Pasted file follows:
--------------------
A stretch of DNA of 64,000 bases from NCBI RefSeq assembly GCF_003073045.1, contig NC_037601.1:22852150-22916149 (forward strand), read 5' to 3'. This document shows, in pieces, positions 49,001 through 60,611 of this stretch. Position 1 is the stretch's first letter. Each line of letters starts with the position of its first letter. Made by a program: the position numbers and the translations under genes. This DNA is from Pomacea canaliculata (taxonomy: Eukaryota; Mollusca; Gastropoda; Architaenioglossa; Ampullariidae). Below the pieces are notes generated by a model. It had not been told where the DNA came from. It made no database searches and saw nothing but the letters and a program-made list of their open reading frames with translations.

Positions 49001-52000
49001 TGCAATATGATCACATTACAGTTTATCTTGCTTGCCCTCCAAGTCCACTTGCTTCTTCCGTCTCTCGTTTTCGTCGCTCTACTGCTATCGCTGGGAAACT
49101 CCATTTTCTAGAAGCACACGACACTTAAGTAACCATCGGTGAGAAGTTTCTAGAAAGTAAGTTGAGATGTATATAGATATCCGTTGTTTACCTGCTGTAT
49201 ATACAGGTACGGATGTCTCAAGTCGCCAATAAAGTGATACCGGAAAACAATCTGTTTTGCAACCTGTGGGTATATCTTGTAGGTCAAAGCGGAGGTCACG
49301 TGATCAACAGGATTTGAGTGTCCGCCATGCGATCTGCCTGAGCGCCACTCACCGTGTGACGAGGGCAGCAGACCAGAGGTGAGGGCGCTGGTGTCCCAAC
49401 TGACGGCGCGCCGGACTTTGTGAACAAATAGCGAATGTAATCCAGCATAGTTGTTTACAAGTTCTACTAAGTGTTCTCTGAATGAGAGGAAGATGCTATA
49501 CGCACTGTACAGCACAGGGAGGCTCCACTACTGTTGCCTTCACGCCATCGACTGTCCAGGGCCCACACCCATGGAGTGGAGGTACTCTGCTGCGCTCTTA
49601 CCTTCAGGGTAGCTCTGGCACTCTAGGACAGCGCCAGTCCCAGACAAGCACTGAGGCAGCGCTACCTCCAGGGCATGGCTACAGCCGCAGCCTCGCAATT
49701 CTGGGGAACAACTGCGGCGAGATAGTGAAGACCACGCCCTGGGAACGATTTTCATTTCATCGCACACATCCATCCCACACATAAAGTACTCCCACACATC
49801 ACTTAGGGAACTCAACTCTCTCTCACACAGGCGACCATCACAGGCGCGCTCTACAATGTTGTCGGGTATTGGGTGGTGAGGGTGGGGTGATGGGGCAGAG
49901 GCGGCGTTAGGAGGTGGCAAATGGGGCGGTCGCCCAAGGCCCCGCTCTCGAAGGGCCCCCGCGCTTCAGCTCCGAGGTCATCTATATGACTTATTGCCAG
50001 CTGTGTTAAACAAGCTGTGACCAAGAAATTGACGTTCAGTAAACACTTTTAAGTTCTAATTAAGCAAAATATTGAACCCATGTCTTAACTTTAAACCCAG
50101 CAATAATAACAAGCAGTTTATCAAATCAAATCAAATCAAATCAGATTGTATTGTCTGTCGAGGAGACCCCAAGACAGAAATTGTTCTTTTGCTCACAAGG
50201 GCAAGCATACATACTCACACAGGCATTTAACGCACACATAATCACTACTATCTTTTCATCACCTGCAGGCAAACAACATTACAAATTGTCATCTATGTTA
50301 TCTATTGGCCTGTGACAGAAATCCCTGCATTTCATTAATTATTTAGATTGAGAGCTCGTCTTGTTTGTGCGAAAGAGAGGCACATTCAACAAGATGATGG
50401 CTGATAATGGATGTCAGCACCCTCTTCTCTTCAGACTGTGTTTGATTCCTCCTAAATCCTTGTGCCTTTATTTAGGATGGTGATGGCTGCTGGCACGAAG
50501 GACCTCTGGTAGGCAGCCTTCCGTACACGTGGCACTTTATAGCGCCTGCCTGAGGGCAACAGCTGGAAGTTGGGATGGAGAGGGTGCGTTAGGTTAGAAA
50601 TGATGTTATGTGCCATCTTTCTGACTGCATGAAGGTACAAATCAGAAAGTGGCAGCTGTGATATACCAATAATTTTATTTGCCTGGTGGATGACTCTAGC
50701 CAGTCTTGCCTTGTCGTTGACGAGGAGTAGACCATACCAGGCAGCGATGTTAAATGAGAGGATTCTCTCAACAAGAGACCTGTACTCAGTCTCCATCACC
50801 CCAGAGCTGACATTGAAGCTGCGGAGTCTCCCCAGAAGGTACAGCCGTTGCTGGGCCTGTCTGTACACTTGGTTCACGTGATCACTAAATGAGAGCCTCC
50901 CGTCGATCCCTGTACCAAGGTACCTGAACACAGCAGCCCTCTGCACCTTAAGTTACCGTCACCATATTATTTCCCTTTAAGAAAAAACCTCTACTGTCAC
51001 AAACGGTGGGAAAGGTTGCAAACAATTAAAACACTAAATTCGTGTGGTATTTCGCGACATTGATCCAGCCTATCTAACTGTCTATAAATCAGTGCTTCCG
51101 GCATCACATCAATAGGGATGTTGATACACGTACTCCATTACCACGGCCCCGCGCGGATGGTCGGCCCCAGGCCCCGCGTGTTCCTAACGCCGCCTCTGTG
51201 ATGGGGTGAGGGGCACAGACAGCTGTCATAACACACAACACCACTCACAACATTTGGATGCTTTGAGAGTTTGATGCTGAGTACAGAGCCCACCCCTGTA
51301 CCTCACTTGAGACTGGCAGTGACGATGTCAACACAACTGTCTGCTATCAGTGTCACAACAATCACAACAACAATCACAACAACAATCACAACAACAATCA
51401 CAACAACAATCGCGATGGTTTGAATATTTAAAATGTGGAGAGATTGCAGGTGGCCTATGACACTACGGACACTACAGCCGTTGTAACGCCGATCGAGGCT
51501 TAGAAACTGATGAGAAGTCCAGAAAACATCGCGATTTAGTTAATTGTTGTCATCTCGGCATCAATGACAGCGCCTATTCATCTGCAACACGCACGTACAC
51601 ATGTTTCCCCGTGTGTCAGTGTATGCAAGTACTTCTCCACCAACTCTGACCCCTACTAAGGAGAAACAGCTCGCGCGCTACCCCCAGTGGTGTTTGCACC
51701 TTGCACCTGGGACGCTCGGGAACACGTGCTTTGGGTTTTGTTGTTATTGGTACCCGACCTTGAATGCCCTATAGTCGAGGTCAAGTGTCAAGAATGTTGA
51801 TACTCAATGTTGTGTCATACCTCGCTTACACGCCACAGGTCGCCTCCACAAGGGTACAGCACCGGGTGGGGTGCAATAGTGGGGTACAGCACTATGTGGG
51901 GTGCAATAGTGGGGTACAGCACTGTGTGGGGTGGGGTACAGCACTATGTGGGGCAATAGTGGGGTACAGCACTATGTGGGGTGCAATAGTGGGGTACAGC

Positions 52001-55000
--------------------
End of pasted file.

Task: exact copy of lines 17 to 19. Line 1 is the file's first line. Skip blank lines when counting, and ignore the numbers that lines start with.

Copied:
50401 CTGATAATGGATGTCAGCACCCTCTTCTCTTCAGACTGTGTTTGATTCCTCCTAAATCCTTGTGCCTTTATTTAGGATGGTGATGGCTGCTGGCACGAAG
50501 GACCTCTGGTAGGCAGCCTTCCGTACACGTGGCACTTTATAGCGCCTGCCTGAGGGCAACAGCTGGAAGTTGGGATGGAGAGGGTGCGTTAGGTTAGAAA
50601 TGATGTTATGTGCCATCTTTCTGACTGCATGAAGGTACAAATCAGAAAGTGGCAGCTGTGATATACCAATAATTTTATTTGCCTGGTGGATGACTCTAGC